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Evening Standard
Evening Standard
Jacob Phillips

Post Office minister says people responsible for Horizon scandal 'should go to jail'

The Post Office minister has told sub-postmasters whose lives were ruined by the Horizon scandal that those responsible “should go to jail”.

Kevin Hollinrake said the law had “failed” to protect over 700 subpostmasters who were prosecuted by the Post Office as Fujitsu’s faulty Horizon system made it appear as though money was missing at their branches.

Speaking to BBC Breakfast Mr Hollinrake said: “People should be prosecuted. That's my view. And I think you and other people I've spoken to certainly feel that people within the Post Office and possibly further afield should go to jail."

Hundreds of subpostmasters are still awaiting compensation despite the Government announcing those who have had convictions quashed are eligible for £600,000 payouts.

Mr Hollinrake joined dozens of sub-postmasters on Monday morning in Fenny Compton, the village where Alan Bates began his campaign for justice 15 years ago.

Public interest in the scandal rocketed following the ITV drama Mr Bates vs The Post Office starring Toby Jones in January, which put the issue under the spotlight.

Speaking in the village where Alan Bates first began his campaign for justice 15 years ago, Mr Hollinrake continued: “We have to go through a process, we believe in the rule of law – lots of people in this room, and other people, have not had the benefit of the rule of law.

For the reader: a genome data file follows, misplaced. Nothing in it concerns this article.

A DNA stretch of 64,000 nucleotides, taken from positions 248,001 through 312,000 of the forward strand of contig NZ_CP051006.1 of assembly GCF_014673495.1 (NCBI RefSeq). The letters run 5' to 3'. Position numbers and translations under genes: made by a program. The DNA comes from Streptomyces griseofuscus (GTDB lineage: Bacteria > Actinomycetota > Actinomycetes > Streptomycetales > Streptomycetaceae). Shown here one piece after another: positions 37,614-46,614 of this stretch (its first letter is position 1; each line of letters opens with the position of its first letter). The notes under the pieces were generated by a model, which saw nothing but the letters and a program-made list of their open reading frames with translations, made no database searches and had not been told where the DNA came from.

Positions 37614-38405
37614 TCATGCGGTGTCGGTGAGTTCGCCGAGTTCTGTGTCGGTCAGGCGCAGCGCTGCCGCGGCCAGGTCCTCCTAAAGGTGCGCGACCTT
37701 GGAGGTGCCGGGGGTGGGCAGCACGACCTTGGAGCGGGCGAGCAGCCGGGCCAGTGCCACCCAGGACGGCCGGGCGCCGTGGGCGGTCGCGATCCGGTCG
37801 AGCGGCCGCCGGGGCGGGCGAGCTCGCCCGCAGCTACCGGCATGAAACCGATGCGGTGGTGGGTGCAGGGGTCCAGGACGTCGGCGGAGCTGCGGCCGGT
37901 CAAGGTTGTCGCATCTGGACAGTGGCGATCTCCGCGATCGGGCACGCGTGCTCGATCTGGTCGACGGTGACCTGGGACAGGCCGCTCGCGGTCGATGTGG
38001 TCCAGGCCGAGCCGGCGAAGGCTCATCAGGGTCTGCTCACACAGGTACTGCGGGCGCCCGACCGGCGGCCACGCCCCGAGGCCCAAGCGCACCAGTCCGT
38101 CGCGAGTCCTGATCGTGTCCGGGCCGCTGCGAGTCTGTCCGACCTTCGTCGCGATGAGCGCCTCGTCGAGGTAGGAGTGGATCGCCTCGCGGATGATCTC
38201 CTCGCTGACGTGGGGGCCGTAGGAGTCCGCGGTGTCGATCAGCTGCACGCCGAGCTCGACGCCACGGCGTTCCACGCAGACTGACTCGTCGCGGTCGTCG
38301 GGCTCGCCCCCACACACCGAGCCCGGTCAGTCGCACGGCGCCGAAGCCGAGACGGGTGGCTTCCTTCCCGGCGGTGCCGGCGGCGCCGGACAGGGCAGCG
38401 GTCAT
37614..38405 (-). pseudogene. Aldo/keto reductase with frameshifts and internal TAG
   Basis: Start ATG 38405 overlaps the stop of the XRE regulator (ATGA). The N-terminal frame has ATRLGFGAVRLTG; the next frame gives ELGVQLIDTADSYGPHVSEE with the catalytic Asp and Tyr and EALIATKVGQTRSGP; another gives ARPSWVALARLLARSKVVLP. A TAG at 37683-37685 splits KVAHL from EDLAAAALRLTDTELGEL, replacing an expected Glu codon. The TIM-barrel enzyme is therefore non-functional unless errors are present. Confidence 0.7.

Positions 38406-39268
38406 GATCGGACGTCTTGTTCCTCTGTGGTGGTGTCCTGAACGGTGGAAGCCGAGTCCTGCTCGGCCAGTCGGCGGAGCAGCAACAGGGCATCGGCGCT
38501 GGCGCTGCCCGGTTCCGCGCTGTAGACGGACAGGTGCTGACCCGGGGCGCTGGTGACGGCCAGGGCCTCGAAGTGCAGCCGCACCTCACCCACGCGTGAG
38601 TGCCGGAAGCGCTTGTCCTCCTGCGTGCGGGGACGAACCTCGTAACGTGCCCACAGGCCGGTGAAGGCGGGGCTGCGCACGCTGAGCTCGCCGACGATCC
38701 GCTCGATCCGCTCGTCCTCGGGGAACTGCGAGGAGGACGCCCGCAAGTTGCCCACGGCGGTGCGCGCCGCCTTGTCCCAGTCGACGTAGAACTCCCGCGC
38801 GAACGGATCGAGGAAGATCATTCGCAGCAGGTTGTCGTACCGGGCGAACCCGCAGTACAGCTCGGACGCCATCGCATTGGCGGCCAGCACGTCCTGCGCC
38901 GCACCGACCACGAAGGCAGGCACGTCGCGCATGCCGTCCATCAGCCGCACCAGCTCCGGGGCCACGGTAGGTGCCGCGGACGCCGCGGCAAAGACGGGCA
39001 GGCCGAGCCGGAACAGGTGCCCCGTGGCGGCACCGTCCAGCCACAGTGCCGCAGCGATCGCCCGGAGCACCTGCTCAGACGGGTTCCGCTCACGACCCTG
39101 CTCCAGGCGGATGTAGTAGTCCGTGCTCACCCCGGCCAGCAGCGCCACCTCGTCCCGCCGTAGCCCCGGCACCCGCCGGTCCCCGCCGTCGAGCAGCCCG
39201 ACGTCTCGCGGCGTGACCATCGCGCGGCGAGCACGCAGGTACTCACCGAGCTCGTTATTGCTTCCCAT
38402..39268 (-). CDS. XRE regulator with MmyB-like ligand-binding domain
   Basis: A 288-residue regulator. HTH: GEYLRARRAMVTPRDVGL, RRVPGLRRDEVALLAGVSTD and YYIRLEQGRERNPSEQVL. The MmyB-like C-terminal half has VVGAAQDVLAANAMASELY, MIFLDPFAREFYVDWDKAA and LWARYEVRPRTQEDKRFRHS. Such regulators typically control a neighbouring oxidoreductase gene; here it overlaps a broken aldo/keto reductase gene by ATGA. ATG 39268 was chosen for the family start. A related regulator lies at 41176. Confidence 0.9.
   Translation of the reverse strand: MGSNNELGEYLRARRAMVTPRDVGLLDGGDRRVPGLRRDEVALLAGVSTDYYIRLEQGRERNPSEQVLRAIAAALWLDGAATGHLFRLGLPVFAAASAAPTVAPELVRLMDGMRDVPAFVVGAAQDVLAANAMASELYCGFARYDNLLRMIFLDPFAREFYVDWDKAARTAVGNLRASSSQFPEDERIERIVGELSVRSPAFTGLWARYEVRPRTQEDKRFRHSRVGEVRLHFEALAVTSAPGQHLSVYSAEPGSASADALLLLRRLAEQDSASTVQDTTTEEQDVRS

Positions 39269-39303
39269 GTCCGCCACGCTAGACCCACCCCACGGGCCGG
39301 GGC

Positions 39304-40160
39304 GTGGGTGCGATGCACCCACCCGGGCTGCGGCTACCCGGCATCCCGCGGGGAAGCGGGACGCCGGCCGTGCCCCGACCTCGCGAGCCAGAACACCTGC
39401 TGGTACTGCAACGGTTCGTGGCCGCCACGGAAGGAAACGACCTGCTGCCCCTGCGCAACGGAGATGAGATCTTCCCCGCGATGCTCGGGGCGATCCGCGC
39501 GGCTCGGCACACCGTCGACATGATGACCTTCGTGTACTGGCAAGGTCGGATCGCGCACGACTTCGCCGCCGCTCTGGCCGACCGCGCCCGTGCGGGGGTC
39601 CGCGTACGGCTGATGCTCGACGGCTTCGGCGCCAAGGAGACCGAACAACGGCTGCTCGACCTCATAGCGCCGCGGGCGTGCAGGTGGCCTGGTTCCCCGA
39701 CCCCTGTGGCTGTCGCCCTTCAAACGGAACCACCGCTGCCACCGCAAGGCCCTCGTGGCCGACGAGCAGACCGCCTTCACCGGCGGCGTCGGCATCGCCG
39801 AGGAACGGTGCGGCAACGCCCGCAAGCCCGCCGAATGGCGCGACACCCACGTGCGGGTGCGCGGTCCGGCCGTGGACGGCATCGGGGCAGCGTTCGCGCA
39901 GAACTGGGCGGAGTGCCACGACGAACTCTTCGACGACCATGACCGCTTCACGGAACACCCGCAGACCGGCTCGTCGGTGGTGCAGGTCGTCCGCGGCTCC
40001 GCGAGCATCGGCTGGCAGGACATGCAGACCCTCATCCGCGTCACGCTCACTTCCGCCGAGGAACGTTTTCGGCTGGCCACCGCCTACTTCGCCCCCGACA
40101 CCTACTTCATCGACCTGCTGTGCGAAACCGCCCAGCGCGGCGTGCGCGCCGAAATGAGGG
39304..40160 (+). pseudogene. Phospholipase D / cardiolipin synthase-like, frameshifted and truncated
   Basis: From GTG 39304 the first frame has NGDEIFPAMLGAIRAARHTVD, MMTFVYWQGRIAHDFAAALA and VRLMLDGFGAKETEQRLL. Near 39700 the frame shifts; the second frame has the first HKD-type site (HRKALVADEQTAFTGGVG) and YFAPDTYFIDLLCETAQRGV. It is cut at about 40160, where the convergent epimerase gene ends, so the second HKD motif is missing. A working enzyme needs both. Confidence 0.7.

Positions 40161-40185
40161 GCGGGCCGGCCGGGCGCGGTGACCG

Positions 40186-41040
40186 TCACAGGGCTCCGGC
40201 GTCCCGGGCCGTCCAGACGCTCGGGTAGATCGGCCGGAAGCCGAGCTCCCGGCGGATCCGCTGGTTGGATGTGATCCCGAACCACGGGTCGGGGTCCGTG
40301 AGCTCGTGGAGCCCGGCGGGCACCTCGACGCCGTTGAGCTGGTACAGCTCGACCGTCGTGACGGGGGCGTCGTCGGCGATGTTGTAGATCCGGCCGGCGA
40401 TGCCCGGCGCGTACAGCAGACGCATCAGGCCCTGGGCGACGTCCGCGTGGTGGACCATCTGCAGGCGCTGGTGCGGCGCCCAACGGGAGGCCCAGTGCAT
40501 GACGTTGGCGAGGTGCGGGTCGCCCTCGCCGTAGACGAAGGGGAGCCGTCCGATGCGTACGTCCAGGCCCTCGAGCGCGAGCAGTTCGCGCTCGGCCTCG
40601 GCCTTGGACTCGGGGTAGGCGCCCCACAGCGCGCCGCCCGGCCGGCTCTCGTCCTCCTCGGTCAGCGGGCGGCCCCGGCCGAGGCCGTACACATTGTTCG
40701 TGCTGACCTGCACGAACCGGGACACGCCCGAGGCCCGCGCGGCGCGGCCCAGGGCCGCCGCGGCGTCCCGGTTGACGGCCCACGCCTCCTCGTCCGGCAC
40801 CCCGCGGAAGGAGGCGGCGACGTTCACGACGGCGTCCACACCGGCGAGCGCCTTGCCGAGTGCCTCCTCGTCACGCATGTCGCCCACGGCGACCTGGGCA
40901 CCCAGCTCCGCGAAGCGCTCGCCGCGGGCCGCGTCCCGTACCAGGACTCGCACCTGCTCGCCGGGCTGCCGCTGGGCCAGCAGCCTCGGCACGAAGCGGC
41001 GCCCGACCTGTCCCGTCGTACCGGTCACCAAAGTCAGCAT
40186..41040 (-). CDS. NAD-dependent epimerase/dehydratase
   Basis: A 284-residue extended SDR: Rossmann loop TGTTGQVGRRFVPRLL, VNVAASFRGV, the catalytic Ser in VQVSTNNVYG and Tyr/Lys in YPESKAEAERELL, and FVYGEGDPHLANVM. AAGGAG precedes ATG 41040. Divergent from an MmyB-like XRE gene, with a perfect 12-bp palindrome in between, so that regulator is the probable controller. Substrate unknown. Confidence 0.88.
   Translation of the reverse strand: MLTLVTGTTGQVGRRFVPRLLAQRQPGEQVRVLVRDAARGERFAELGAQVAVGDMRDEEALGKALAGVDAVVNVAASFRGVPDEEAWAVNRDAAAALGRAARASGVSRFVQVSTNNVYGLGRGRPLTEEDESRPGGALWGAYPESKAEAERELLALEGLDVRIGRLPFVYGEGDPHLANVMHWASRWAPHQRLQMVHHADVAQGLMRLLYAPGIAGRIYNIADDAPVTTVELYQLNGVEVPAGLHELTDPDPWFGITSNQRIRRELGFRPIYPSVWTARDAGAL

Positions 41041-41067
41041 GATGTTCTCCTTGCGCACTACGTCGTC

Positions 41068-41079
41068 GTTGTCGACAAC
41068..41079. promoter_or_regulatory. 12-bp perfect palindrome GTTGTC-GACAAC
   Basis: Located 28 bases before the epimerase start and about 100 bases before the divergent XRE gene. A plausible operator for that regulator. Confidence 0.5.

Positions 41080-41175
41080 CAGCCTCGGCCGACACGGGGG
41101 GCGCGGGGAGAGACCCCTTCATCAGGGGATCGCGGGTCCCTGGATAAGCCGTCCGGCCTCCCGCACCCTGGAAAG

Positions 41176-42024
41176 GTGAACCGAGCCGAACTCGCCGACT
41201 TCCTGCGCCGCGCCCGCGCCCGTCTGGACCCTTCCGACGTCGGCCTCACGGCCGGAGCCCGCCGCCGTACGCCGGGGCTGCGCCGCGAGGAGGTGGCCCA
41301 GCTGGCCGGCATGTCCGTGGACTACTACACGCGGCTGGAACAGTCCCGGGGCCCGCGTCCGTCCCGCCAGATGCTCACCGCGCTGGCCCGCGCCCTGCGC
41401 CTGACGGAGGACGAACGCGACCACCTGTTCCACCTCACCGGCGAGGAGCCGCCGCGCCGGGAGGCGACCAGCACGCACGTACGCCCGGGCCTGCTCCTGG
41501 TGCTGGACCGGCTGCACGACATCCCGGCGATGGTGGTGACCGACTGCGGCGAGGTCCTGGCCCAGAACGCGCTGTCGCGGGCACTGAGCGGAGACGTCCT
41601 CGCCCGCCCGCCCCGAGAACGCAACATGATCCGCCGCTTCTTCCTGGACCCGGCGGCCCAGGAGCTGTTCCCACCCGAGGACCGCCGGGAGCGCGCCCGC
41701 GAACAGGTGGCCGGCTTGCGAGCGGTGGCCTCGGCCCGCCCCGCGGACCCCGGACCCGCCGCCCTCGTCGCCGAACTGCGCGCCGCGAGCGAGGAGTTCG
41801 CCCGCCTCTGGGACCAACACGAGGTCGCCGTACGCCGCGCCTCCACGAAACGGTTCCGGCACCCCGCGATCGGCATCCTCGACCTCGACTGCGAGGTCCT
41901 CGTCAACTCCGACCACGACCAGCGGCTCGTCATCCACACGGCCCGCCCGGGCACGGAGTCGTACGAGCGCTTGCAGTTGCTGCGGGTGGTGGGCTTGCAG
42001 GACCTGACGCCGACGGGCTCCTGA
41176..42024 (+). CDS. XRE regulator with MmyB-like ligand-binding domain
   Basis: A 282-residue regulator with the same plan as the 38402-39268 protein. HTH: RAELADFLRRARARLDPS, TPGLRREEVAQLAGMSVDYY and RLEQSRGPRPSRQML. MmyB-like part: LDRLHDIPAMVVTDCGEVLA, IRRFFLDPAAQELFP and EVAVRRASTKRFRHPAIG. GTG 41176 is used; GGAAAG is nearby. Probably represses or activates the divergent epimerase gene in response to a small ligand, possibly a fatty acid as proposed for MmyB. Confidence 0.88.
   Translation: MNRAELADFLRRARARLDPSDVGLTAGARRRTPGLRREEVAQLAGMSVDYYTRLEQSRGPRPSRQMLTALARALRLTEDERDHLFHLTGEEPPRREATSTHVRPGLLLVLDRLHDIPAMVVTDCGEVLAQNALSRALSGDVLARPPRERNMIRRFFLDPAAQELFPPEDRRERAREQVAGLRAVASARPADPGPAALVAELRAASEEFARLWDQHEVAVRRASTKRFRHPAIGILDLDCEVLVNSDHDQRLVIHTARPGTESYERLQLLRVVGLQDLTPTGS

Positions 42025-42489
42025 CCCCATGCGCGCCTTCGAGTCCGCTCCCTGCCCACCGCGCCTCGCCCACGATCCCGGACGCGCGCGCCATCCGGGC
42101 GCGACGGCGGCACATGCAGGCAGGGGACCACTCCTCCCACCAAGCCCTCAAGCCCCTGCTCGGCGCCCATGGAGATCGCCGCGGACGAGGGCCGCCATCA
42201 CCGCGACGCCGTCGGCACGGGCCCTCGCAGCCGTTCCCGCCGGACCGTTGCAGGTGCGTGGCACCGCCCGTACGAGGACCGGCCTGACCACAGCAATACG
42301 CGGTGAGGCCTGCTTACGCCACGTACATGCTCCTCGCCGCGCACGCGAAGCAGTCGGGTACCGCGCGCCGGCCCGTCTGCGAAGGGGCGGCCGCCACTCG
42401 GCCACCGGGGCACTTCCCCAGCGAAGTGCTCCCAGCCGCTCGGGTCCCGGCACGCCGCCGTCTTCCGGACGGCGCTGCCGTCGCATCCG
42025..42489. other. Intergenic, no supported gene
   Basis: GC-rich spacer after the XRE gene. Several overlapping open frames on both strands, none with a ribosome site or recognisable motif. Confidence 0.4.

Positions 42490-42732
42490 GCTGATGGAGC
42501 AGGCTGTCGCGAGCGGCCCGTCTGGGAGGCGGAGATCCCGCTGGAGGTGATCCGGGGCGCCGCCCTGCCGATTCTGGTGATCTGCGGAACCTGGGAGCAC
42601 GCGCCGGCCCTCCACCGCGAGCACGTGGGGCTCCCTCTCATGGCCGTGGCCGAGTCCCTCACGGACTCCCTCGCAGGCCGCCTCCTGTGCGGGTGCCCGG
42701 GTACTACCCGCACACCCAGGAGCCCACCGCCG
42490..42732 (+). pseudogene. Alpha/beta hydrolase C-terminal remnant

“It has failed, failed these people, inexcusably.

“We do believe in process, that’s the country we are very proud to live in.

“But if the threshold is met, the evidence is there, where criminal prosecutions can be undertaken – and that those people are found guilty – I have no reservation in saying people should go to jail.”

Based on the data from the Horizon system, the Post Office prosecuted 736 sub-postmasters and sub-postmistresses between 2000 and 2014, or one per week on average.

As a result, following convictions for theft and false accounting, some were sent to prison; many others experienced financial collapse and have spoken of being shunned by their communities. Some have now passed away.

Campaigners have since won a legal struggle after 20 years, arguing that the computer system was broken, to have their cases reexamined.

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